“I think this town, when you give a lot, it gives back to you. You’ve got to put the effort in. it’s not that easy. You have to show that you’re here to stay and that you really care. This community has been amazing for sure,” she said.

She added custom-made retractable risers are still in the works, so won’t be in place when the theatre reopens. The risers were paid for with a $248,000 grant from Heritage Canada and will arrive in October.

West Coast Sustainable Tourism Association president JJ Belanger told the Westerly that the association’s board chose the thatre project as its first beneficiary because of its importance to the community, adding the new space will offer a diverse range of activities.

“Sophie’s been working tirelessly on trying to get this renovation completed and, when we found out she was $60,000 short and it may take a much longer time, we felt that this was an important community initiative,” he said. “It’s just a massive overhaul of a very needed space in town.”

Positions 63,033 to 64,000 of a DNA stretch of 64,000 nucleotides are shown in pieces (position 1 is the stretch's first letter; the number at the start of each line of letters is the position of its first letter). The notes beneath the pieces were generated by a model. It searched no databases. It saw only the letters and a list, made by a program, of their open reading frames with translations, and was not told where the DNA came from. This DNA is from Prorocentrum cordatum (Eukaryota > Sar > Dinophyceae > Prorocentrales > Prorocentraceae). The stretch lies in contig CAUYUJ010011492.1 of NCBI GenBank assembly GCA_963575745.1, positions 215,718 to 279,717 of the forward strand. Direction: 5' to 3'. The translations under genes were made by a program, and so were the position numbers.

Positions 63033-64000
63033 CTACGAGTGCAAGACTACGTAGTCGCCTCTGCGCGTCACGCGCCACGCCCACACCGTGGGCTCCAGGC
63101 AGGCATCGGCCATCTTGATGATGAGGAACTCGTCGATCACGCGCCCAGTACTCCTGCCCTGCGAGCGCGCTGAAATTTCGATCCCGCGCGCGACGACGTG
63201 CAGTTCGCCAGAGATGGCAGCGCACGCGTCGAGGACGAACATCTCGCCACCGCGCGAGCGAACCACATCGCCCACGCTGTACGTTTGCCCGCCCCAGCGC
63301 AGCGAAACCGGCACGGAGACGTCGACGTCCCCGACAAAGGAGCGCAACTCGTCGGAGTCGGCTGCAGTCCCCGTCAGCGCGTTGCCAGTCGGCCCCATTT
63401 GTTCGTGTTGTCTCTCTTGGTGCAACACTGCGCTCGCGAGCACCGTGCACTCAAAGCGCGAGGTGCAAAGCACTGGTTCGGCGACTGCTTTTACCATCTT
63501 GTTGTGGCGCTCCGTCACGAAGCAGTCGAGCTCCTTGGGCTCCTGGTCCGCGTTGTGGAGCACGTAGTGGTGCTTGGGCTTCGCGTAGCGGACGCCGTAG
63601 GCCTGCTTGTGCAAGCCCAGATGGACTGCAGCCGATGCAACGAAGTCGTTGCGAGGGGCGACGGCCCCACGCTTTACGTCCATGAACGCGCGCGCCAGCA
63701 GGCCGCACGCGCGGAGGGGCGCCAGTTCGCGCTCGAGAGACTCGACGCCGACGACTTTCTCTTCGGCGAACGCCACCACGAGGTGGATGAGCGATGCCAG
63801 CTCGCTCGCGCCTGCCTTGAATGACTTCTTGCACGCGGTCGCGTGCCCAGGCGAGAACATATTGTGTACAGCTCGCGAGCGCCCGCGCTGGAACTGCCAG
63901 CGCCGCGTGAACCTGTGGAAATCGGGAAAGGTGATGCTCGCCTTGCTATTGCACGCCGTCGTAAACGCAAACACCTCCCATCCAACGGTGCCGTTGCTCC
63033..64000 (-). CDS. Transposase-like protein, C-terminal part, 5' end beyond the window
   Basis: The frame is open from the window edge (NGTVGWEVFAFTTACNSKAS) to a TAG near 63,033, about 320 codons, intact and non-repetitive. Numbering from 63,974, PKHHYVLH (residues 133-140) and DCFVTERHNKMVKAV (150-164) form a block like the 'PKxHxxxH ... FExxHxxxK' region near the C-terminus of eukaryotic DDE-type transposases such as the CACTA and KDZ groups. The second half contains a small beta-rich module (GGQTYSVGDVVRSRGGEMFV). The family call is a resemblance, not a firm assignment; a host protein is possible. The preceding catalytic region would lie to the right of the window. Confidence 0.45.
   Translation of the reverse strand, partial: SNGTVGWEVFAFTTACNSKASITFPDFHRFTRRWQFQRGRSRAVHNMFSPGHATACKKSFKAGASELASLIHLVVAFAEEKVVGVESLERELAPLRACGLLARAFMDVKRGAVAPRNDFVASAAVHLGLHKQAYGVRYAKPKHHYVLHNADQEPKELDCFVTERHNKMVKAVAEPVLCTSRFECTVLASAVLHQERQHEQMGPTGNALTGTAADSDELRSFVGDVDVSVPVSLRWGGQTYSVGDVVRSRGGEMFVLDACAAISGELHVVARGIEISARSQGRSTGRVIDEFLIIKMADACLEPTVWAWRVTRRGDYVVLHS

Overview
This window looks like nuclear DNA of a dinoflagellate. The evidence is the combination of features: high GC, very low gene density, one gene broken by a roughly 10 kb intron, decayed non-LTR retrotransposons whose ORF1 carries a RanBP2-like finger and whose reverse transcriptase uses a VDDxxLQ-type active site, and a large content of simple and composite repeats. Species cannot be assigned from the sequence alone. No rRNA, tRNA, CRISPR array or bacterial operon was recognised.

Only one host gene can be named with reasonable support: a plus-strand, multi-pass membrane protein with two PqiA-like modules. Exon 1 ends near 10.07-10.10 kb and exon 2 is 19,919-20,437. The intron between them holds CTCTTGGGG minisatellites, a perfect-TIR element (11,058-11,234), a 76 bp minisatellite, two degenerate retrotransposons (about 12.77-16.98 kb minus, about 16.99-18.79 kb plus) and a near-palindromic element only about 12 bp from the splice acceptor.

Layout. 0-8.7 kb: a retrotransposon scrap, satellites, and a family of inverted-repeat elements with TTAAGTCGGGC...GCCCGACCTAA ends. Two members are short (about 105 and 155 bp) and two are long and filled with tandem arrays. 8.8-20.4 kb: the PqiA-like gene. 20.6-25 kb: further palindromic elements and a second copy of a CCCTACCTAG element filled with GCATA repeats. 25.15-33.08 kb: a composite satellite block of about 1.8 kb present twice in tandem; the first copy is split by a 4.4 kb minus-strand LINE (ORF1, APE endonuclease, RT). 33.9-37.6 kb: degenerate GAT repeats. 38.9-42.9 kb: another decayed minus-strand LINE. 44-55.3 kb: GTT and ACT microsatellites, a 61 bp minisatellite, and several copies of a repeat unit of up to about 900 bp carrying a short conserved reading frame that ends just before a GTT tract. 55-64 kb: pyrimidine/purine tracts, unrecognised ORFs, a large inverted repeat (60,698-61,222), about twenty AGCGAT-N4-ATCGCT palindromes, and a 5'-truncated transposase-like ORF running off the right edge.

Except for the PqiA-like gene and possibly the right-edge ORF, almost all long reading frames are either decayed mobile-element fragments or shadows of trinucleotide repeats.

He explained the voluntary 1 per cent sustainability fee was launched last year with about seven tourist accommodations currently collecting it from guests.

The association collected about $300,000 in the fee’s first year and has pledged to dish out $250,000 of that to support local community projects and initiatives.

Belanger is also the general manager of Tofino’s Crystal Cove Beach Resort, which is among the group that collects the fee, and said tourists have been happy to pitch in to help the community they love.